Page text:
Sending post to people: spreading a smile via Royal Mail (or not)?

Bad photo of a card saying “Success! You passed!” in an exciting font, on a black background. There is a purple envelope in the background.

I’m a Very Online person, and many of the people with whom I engage frequently are also Very Online people.

Most of the time “engaging” means exchange email or online message, responding to a post on Twitter or Mastodon or - more recently - scheduling an online call, just to chat and catch-up.

Letters through your door

But I remember, as a child, the joy that I got when something came through the letter box and I discovered that it was for me. The postman arriving - perhaps even twice a day! - was an event, even if things were only rarely for me.

Nowadays, most post I get is either unwanted marketing, or copies of bank statements, neither of which is much fun.

So when someone I feel I know well enough (see below) has said - usually online - that they have something to celebrate, or that they are having a challenging time, I have considered posting them something.

Nothing grand or expensive. Just a card, with a kind message in my unimpressive, not-really-practised enough, handwriting, and perhaps a small bar of chocolate, to land on their doormat.

My goal is to put a smile on their face, or give them a warm feeling, even if just for a little while. Clearly, if someone is having a challenging time, a card and some sugar isn’t going to resolve it, but it may - I think? Hope? - turn a pretty rubbish day into maybe a slightly better day.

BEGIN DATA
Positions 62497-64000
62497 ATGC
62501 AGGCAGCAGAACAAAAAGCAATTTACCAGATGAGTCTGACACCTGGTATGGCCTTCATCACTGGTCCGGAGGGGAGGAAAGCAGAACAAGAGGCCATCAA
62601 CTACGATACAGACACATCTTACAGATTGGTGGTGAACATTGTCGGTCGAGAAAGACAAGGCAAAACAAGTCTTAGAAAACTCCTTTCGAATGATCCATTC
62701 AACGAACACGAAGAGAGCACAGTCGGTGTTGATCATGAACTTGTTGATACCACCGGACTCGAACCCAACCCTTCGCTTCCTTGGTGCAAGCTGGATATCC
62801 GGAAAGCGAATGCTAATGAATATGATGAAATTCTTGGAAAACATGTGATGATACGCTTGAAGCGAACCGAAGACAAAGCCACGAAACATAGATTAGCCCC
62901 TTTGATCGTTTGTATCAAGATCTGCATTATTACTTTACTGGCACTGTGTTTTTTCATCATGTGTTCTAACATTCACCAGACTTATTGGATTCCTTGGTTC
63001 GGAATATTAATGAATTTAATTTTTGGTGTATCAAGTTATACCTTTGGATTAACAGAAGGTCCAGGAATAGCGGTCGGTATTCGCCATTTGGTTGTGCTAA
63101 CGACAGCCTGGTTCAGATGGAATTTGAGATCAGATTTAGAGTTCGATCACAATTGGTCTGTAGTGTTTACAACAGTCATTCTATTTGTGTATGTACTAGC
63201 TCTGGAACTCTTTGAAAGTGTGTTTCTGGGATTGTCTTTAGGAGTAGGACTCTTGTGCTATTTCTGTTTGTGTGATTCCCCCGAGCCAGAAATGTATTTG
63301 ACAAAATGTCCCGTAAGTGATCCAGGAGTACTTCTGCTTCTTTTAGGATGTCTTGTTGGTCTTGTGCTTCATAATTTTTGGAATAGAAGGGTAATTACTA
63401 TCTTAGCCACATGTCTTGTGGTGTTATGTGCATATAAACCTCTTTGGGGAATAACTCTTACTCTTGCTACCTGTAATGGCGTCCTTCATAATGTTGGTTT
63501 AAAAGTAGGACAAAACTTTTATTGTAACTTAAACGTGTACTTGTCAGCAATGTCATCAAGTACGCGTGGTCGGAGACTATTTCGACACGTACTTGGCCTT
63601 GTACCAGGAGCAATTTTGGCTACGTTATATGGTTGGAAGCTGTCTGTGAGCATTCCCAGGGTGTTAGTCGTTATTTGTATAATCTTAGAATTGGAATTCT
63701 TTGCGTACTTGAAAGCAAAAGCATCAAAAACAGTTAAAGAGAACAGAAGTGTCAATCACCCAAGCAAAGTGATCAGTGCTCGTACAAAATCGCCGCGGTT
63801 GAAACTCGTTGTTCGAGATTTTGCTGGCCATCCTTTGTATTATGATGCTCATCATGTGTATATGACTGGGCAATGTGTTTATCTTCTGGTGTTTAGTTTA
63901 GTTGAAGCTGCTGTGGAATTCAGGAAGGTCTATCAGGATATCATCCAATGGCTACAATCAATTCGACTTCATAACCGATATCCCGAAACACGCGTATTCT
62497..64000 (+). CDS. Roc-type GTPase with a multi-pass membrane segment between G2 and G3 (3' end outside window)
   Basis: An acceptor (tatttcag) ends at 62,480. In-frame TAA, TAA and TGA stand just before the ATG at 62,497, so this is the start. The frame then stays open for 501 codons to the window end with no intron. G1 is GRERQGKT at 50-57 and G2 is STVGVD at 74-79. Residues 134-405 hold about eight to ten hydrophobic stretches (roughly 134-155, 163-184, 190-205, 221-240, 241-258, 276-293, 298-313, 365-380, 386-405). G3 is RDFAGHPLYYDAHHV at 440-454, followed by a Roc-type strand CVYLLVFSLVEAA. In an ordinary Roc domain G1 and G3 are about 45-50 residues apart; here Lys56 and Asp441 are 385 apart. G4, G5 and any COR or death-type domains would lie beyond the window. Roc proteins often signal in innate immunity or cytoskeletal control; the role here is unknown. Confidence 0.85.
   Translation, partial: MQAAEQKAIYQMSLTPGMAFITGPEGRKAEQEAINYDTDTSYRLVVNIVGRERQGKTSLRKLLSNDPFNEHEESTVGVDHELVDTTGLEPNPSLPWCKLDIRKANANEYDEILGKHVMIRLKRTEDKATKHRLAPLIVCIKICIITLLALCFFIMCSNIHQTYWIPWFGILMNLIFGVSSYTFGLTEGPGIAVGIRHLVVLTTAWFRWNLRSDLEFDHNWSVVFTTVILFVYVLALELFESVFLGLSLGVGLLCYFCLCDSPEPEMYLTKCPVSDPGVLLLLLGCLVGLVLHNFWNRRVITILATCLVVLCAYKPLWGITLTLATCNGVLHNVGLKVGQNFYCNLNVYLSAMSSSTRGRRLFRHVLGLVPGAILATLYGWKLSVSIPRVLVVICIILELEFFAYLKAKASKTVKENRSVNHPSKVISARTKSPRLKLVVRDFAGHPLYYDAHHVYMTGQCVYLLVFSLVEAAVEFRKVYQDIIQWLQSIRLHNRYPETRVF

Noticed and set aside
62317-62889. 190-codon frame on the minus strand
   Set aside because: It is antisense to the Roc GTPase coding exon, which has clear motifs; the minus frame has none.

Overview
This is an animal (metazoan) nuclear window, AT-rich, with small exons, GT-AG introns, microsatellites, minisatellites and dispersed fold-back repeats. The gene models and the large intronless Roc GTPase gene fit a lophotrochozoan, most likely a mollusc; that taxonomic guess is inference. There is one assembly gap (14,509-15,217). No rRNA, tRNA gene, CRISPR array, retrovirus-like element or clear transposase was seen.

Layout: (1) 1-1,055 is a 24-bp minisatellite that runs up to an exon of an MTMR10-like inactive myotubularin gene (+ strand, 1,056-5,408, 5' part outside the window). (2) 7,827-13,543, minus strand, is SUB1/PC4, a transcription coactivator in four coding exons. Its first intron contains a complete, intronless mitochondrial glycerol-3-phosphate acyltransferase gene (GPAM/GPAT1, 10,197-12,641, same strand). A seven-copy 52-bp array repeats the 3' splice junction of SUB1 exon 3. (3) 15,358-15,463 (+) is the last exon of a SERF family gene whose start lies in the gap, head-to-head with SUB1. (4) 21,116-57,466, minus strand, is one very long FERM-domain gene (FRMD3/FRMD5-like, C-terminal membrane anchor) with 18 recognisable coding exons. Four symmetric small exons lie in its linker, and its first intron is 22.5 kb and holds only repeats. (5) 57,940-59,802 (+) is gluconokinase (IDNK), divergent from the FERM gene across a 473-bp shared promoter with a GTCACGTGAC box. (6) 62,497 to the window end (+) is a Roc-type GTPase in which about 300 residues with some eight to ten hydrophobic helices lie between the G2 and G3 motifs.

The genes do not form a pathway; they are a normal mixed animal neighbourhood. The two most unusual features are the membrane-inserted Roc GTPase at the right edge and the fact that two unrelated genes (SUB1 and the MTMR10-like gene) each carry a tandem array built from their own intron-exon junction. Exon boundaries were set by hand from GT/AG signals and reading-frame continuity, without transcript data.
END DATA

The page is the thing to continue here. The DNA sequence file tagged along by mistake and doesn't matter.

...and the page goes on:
Okay, I’m not a huge fan of queuing up at the post office, to use a computer system so unwieldy that there has to be at least one full time member of staff there to help people use their own machines, but I’m willing to suck that up.

Addressing woes

The challenge is that I just don’t have people’s postal addresses. An email address, perhaps, or a social media handle, but not a postal address. I don’t - other than perhaps at Christmas time - write to people. Online communications are much easier, and cheaper.

But for this, I want post. A card, with my handwriting in it, picked especially for them. Not an Amazon parcel with a note they might or might not see, or a Deliveroo order. A card.

And even where I’ve had a postal address for someone before, I typically delete it once I have used it. People move, so I couldn’t be confident that the address I had was correct, and so while nothing I am doing here entails sensitive information or expensive items, I want it to get to the intended recipient - that’s the whole point of the exercise.

And while I got over the awkwardness of sending a message asking people if they fancied a video chat, I find asking someone (who I think is likely to be receptive to giving me their address; I’m obviously not badgering strangers!) for a postal address - typically, where someone lives - even less comfortable.

Perhaps especially since part of the joy (for me, at least; perhaps, for others, it is horrible?) comes from the surprise of receiving something pleasant unexpectedly, and saying why I am asking for their address diminishes that.

Yet it feels odd asking without giving some clue as to why.

A failed experiment?

I might experiment a bit more, and see how I get on - perhaps I can find a happy medium - but perhaps this is doomed to fail. Perhaps I’m just doing it badly.

Which means I eat the leftover chocolate, and that puts a smile on my face, even if just for a little while.